Spring 2016

Course Code Title/Instructor Meets
PHIL 101-01 Intro to Philosophy
Instructor: Jeffrey-Joseph Engelhardt
Course Description:
An introduction to Western philosophy through an examination of problems arising in primary sources. How major philosophers in the tradition have treated such questions as the scope of human reason, the assumptions of scientific method, the nature of moral action, or the connections between faith and reason.
1030:MWF   DENNY 104
PHIL 101-02 Intro to Philosophy
Instructor: Jeffrey-Joseph Engelhardt
Course Description:
An introduction to Western philosophy through an examination of problems arising in primary sources. How major philosophers in the tradition have treated such questions as the scope of human reason, the assumptions of scientific method, the nature of moral action, or the connections between faith and reason.
1230:MWF   EASTC 405
PHIL 102-01 Moral Problems
Instructor: James Sias
Course Description:
An introduction to ethics treating normative ethical theories and their philosophical underpinnings, with consideration of contemporary moral problems.
0930:MWF   DENNY 110
PHIL 102-02 Moral Problems
Instructor: James Sias
Course Description:
An introduction to ethics treating normative ethical theories and their philosophical underpinnings, with consideration of contemporary moral problems.
1130:MWF   EASTC 405
PHIL 103-01 Logic
Instructor: Chauncey Maher
Course Description:
The study and practice of forms and methods of argumentation in ordinary and symbolic languages,focusing on elements of symbolic logic and critical reasoning, including analysis and assessment of arguments in English, symbolizing sentences and arguments,constructing formal proofs of validity in sentential and quantificational logic.Offered every semester, or every three out of four semesters.
0930:MWF   DENNY 304
PHIL 103-02 Logic
Instructor: Susan Feldman
Course Description:
The study and practice of forms and methods of argumentation in ordinary and symbolic languages,focusing on elements of symbolic logic and critical reasoning, including analysis and assessment of arguments in English, symbolizing sentences and arguments,constructing formal proofs of validity in sentential and quantificational logic.Offered every semester, or every three out of four semesters.
1330:TF   DENNY 110
PHIL 180-01 Political Philosophy
Instructor: Crispin Sartwell
Course Description:
Cross-listed with POSC 180-01. An introduction to the history of political thought, focused on such problems as the nature of justice, the meaning of freedom, the requirements of equality, the prevalence of moral dilemmas in political life, the question of whether we ought to obey the law, and the importance of power in politics. We will also discuss how these issues continue to resonate today.This course is cross-listed as POSC 180.
0900:TR   DENNY 304
PHIL 202-01 17th and 18th Century Philosophy
Instructor: Susan Feldman
Course Description:
This course treats the Rationalists, Empiricists and Kant, with particular emphasis on issues in epistemology and metaphysics, such as the possibility and limits of human knowledge, the role of sense perception and reason in knowledge, the nature of substance, God and reality.Prerequisite: one prior course in philosophy or permission of the instructor.
1030:TR   EASTC 300
PHIL 205-01 Topics in Asian Philosophy
Instructor: Crispin Sartwell
Course Description:
Cross-listed with EASN 205-06.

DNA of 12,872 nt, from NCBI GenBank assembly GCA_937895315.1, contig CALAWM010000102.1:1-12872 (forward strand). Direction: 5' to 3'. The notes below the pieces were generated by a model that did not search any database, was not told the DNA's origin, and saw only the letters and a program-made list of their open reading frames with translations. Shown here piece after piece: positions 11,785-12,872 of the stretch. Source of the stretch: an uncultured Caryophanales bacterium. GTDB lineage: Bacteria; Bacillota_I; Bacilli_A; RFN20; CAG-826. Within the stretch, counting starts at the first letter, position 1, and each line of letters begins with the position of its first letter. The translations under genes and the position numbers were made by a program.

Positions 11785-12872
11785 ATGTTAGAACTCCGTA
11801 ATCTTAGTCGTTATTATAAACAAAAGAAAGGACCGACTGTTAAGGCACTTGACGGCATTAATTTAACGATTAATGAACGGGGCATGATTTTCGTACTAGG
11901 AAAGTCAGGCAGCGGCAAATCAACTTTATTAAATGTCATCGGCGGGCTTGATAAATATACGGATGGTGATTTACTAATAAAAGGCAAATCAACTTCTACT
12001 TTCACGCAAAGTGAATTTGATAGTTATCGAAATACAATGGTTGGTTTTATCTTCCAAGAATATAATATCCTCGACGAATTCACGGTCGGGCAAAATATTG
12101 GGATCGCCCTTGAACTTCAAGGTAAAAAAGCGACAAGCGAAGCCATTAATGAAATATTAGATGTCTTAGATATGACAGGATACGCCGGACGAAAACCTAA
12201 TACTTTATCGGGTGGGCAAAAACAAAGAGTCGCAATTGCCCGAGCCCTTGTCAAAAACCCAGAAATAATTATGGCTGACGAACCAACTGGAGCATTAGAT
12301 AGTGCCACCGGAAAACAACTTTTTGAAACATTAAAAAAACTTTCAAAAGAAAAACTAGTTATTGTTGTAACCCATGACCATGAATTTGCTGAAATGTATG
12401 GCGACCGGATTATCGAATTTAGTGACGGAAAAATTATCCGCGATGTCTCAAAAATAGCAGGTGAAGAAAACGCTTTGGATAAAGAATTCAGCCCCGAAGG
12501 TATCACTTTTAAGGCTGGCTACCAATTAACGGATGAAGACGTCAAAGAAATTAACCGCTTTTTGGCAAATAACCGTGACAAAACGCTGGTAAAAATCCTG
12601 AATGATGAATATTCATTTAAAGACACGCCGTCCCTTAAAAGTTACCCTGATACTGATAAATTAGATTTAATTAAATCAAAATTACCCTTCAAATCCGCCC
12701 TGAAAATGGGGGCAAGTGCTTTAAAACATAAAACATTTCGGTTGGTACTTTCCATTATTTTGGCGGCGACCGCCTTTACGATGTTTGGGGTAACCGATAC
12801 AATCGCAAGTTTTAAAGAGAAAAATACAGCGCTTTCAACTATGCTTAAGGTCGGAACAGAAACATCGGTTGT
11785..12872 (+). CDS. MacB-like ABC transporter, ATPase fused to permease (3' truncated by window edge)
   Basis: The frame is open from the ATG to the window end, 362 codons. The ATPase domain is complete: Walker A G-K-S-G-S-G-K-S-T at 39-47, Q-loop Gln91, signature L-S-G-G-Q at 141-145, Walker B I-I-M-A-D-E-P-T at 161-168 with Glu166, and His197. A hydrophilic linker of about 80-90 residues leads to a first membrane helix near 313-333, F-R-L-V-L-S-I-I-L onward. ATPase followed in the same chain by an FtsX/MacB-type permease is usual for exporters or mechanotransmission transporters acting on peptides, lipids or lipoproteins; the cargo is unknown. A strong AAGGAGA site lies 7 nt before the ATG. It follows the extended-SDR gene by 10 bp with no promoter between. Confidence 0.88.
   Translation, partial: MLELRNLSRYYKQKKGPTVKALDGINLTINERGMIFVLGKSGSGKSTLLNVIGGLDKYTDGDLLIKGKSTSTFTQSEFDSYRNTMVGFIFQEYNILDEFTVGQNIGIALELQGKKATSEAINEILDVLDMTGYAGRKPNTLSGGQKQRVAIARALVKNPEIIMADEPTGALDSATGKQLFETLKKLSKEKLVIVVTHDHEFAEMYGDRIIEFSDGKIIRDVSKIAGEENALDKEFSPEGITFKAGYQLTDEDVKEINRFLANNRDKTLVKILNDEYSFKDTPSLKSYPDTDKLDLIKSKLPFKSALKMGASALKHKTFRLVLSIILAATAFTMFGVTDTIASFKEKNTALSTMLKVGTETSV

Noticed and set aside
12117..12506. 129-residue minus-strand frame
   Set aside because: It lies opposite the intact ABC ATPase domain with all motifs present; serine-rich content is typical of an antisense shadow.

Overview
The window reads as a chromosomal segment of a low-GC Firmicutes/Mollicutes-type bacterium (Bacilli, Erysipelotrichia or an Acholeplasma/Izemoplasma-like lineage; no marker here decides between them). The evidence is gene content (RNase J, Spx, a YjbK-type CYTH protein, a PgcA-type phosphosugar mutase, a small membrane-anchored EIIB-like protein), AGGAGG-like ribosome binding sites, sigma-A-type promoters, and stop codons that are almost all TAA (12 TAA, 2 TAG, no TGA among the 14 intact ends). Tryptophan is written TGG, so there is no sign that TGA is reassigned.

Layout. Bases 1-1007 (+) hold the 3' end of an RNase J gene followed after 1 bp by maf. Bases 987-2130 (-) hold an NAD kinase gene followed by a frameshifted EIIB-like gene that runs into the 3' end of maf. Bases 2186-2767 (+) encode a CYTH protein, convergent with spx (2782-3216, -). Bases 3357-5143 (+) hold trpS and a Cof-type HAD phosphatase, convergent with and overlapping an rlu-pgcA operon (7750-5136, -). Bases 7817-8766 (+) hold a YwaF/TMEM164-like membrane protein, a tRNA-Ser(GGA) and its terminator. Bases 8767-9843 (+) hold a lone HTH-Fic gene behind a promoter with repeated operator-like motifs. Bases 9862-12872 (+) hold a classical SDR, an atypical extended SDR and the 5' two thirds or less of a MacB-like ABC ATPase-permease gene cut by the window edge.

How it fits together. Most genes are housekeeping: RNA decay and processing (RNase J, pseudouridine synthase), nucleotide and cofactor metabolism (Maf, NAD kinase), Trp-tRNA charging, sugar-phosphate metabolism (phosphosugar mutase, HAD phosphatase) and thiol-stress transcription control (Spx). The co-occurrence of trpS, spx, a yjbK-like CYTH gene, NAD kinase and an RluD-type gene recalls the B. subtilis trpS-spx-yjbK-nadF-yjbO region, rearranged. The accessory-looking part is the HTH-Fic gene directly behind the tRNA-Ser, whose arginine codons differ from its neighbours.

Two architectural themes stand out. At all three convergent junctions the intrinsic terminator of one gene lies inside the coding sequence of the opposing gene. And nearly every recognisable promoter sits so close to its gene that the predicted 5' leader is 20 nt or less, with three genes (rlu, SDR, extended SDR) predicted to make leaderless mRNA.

1330:R   EASTC 107
PHIL 256-01 Philosophy of Mind
Instructor: Jeffrey-Joseph Engelhardt
Course Description:
This course investigates the nature of the mind and its relation to the brain, body, and the surrounding world. Analyses of these topics will draw on information from fields such as psychology, neuroscience, cognitive science, or computer science. Prerequisite: one previous course in philosophy, or permission of the instructor.
1500:MR   DENNY 112
PHIL 261-01 Intermediate Logic
Instructor: Chauncey Maher
Course Description:
This is an intermediate level course in logic. It is intended for students who are already familiar with logic, having completed either Logic (PHIL103) or Discrete Mathematics (MATH211). The course has two goals. First, it aims to introduce you to the theory of First-Order Logic (predicate logic). How do we prove that everything that can be proven in the system is true? How do we prove that everything that is true (in the system) can be proven in the system? After learning how to prove the soundness and completeness of First-Order Logic, we will consider Gdels incompleteness theorems. In the second part of the course, we will consider philosophical questions about logic. What are the laws of the logic? Could there be different logics? Students who wish to develop and extend their understanding of logic (as a formal system, and as the study of proper reasoning) should take this course.
0900:TR   EASTC 300
PHIL 302-01 Ethical Theory
Instructor: James Sias
Course Description:
This seminar will explore major issues or texts in classical or contemporary moral philosophy. Prerequisites: three prior courses in philosophy, at least two at the 200 level, or permission of the instructor. Offered at least once every two years.
1330:MR   EASTC 212
PHIL 500-01 Anarchist Political Theory
Instructor: Crispin Sartwell
Course Description:
 
PHIL 500-02 Advanced Topics in MataPhysics
Instructor: Jeffrey-Joseph Engelhardt
Course Description:
 
PHIL 500-03 Political Theory
Instructor: Crispin Sartwell
Course Description:
 
PHIL 500-04 Pragmatism
Instructor: Crispin Sartwell
Course Description:
 
PHIL 550-01 The Existence of African Philosophy
Instructor: Chauncey Maher
Course Description:
 
PHIL 550-02 Queer Ecology
Instructor: Susan Feldman
Course Description: